Thursday, June 18, 2009

Newspaper Video

Maybe it's an aberration. Or maybe the St. Petersburg Times is starting to grasp multi-media, specifically that having video on your website is not enough by itself. It actually has to offer some reward for people who click on it and sit through the embedded ad that runs before the story.

As traditional media race to the Internet, multi-media has become the buzzword. Giving people a story in different forms so that they can experience it either by reading, watching or listening to it since you can do all of this on the web now.

This is why TV stations often don't run job ads for "reporters" any more. They want "multi-media journalists," who -- by themselves -- can deliver content on air, online and in print.

This is the kind of work I did for -- shooting, writing, narrating and editing a video story then writing a print-style story to accompany it.

You'd think TV stations would have a built-in advantage in this convergence because between audio and video they have most of the multi in multi-media covered. The hindrance for TV stations is that people don't think of TV news as real journalism.

Newspapers have the opposite problem. People think they're more complete, if not more credible, sources of news but they're late getting into the audio/video game. To catch up some have lured people from TV stations to run their video departments.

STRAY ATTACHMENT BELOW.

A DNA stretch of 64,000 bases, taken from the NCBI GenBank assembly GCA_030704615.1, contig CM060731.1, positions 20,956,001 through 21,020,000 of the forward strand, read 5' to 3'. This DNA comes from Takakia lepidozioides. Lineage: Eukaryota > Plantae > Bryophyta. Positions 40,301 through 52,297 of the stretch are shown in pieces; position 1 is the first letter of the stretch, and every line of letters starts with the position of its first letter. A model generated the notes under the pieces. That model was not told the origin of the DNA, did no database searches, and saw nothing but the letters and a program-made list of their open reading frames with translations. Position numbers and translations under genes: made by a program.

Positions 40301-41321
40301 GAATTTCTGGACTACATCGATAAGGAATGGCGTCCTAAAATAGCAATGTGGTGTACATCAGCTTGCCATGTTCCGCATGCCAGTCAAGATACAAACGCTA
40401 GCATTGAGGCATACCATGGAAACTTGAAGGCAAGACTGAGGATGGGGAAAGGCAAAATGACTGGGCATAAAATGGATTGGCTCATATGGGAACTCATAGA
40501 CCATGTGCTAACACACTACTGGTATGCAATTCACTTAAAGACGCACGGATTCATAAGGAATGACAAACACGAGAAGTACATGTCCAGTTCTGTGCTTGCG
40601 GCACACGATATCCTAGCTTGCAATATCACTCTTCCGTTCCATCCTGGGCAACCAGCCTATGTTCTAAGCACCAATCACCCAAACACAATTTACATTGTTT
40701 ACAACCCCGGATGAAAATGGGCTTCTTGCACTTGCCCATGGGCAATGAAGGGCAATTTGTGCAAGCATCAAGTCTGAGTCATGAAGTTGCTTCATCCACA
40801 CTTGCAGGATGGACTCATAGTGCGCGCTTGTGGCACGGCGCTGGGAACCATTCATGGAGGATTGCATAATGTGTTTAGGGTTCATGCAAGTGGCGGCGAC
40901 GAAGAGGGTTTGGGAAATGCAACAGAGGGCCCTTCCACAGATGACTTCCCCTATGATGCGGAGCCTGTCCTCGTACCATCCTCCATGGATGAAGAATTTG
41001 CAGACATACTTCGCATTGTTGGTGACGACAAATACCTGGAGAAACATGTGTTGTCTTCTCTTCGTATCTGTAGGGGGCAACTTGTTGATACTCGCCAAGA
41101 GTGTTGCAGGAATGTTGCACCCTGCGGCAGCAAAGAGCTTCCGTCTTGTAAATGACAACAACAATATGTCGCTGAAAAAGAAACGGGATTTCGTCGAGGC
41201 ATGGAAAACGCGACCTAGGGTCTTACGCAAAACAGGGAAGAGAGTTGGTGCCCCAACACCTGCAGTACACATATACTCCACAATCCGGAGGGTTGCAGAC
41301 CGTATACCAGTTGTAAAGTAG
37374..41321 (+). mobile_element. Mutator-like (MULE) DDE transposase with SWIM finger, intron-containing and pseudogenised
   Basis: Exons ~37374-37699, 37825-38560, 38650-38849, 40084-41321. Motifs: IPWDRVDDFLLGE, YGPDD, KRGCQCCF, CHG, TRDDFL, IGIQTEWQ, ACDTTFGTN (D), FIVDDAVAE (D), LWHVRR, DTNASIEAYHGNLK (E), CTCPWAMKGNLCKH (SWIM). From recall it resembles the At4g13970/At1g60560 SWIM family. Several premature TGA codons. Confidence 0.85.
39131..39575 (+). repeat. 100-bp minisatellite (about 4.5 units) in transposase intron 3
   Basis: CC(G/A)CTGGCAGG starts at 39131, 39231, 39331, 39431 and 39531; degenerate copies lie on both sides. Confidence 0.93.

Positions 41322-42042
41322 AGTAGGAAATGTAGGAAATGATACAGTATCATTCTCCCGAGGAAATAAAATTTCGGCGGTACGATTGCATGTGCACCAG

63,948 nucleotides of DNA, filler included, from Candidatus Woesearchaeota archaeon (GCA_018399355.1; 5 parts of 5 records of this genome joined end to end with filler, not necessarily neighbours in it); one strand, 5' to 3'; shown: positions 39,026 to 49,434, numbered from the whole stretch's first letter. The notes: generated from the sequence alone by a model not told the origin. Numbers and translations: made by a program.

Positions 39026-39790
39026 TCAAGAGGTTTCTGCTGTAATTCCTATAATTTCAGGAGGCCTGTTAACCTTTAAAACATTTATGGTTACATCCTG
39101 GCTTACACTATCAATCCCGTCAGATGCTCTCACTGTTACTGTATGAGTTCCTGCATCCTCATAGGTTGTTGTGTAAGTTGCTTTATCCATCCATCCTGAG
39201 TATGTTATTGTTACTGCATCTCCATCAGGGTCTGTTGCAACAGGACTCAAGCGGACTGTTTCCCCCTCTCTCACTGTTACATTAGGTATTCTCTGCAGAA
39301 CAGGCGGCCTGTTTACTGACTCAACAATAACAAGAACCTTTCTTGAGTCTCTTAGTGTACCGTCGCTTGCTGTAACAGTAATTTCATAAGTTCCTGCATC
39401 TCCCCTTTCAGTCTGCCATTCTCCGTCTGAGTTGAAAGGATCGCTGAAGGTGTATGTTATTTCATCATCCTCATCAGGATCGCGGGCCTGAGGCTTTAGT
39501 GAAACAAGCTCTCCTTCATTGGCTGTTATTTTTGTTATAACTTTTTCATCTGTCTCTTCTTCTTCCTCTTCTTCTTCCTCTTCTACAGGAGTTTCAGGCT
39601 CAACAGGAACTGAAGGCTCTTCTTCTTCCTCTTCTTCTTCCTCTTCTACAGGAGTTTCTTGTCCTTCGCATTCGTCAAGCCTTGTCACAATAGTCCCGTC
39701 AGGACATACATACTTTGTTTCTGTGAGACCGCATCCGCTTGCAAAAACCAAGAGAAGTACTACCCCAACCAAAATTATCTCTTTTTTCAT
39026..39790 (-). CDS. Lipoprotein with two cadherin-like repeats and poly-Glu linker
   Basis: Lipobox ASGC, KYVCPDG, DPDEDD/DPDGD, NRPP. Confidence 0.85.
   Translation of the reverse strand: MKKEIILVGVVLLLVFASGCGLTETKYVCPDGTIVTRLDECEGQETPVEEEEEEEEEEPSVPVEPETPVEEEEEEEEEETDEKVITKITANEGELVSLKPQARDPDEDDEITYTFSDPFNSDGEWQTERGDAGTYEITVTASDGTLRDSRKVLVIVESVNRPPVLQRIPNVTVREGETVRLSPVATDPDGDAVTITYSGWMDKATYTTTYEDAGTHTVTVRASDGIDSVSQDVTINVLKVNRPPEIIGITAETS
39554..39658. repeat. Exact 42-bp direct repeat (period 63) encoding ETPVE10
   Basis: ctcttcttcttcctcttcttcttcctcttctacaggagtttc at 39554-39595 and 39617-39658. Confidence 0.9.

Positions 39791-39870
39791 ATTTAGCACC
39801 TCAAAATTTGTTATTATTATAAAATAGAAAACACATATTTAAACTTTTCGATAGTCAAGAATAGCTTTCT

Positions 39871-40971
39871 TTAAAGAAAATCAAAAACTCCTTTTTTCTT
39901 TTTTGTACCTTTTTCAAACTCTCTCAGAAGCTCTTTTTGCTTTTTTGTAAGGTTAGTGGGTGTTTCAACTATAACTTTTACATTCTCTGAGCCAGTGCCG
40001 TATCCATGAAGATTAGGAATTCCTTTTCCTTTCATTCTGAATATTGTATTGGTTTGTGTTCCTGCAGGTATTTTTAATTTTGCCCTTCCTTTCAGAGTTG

The results for all have been mixed. Text versions of TV stories typically don't provide any more information that you would have gotten from watching the broadcast story. We'll forget for the moment that many TV news stories don't translate well to TV broadcasts let alone the web.

Some newspapers have adapted to video better than others. The Washington Post and New York Times have done excellent work, including The Lourdes of Twang, a Times piece about the Martin Guitar Company factory in Nazareth, Pa. It features still photographs with recorded ambient sound from the factory with audio interviews and narration. Interestingly, the Times had a different reporter write the print version of the story.

Both the Post and the Times have avoided the mistake of trying to do television stories. TV stations are already doing those. If newspapers' video reporting is going to differentiate them, they're going to have to offer the detail and depth not found in most TV reporting.

That's why the St. Petersburg Times efforts have been so disappointing. Most of its videos are poorly shot and edited and, if narrated at all, reported at a college level. (The Tampa Tribune, or what's left of it, gets video from its fellow Media General-owned WFLA-TV.) What's funny about this is the disdain most newspaper types have for their television counterparts.

But, today, a glimmer of hope. A simple story from the Times used amateur video shot by the story subject augmented by steady, well-framed professional-looking video of the scene as well as an interview. It also had a separate reporter write the print version of the story.

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